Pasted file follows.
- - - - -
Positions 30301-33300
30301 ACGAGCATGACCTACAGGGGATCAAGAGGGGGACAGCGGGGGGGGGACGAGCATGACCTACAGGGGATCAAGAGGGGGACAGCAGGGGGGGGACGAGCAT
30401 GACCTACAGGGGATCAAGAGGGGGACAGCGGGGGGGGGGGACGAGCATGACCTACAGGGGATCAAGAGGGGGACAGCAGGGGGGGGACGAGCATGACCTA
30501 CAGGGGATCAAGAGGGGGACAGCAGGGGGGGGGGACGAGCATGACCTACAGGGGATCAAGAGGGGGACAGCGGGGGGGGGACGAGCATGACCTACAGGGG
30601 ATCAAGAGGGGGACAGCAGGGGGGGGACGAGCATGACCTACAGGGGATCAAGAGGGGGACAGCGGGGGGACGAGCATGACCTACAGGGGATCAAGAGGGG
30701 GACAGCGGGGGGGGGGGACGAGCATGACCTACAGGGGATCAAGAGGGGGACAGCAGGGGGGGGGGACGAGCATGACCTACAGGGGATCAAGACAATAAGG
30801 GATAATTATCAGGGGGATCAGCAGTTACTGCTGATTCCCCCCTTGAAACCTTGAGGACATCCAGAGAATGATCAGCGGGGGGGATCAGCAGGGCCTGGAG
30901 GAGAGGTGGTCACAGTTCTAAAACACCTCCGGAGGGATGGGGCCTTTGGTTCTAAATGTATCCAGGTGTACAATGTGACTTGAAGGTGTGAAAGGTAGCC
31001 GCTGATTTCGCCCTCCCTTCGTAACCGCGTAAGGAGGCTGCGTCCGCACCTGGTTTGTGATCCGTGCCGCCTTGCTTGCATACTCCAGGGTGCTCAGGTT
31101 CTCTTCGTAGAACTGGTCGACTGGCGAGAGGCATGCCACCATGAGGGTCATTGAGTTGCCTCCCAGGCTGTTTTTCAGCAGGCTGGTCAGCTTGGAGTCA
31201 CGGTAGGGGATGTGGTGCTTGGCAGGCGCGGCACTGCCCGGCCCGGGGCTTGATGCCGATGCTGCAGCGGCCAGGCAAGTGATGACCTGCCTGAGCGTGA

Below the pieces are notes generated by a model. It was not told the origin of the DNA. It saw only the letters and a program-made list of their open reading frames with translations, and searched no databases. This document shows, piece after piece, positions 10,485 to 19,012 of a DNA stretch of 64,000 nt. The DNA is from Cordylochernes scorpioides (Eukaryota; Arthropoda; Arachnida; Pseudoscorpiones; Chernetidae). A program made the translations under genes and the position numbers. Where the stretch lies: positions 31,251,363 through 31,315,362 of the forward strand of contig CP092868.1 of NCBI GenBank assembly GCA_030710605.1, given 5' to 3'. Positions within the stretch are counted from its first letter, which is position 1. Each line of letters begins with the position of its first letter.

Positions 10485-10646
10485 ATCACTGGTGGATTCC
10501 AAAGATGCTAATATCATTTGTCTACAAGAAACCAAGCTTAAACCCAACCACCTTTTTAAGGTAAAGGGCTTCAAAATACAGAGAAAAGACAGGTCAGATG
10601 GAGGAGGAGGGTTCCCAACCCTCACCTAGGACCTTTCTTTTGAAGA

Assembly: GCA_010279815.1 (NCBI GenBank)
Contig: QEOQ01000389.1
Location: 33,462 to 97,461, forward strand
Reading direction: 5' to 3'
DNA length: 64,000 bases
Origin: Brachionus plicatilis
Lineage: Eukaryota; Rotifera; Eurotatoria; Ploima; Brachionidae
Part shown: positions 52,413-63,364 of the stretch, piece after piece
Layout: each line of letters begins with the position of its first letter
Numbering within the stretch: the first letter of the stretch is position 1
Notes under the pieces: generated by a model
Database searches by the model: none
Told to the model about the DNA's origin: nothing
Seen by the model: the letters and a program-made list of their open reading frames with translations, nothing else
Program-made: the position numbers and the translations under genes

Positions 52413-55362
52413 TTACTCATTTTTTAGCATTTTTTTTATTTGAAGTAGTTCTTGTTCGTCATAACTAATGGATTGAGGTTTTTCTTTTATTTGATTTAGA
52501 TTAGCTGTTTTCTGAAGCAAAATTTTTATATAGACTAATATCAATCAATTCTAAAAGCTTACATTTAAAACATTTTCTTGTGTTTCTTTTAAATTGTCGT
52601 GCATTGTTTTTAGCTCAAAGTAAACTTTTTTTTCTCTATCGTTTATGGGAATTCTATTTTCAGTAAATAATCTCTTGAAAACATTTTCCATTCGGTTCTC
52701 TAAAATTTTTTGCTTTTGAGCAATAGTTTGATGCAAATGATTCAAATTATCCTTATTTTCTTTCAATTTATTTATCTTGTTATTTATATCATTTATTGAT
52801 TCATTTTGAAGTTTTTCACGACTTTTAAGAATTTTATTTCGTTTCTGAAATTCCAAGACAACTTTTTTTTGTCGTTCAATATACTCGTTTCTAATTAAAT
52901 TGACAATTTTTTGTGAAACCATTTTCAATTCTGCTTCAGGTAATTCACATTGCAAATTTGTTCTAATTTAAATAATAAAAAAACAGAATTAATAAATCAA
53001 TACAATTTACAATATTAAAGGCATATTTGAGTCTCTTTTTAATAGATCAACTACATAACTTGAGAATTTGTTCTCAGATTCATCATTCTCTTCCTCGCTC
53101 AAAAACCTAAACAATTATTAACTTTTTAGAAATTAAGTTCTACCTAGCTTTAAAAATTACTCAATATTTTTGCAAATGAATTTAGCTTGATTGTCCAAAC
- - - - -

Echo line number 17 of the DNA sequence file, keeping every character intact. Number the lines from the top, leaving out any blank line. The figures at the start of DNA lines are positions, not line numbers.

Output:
Assembly: GCA_010279815.1 (NCBI GenBank)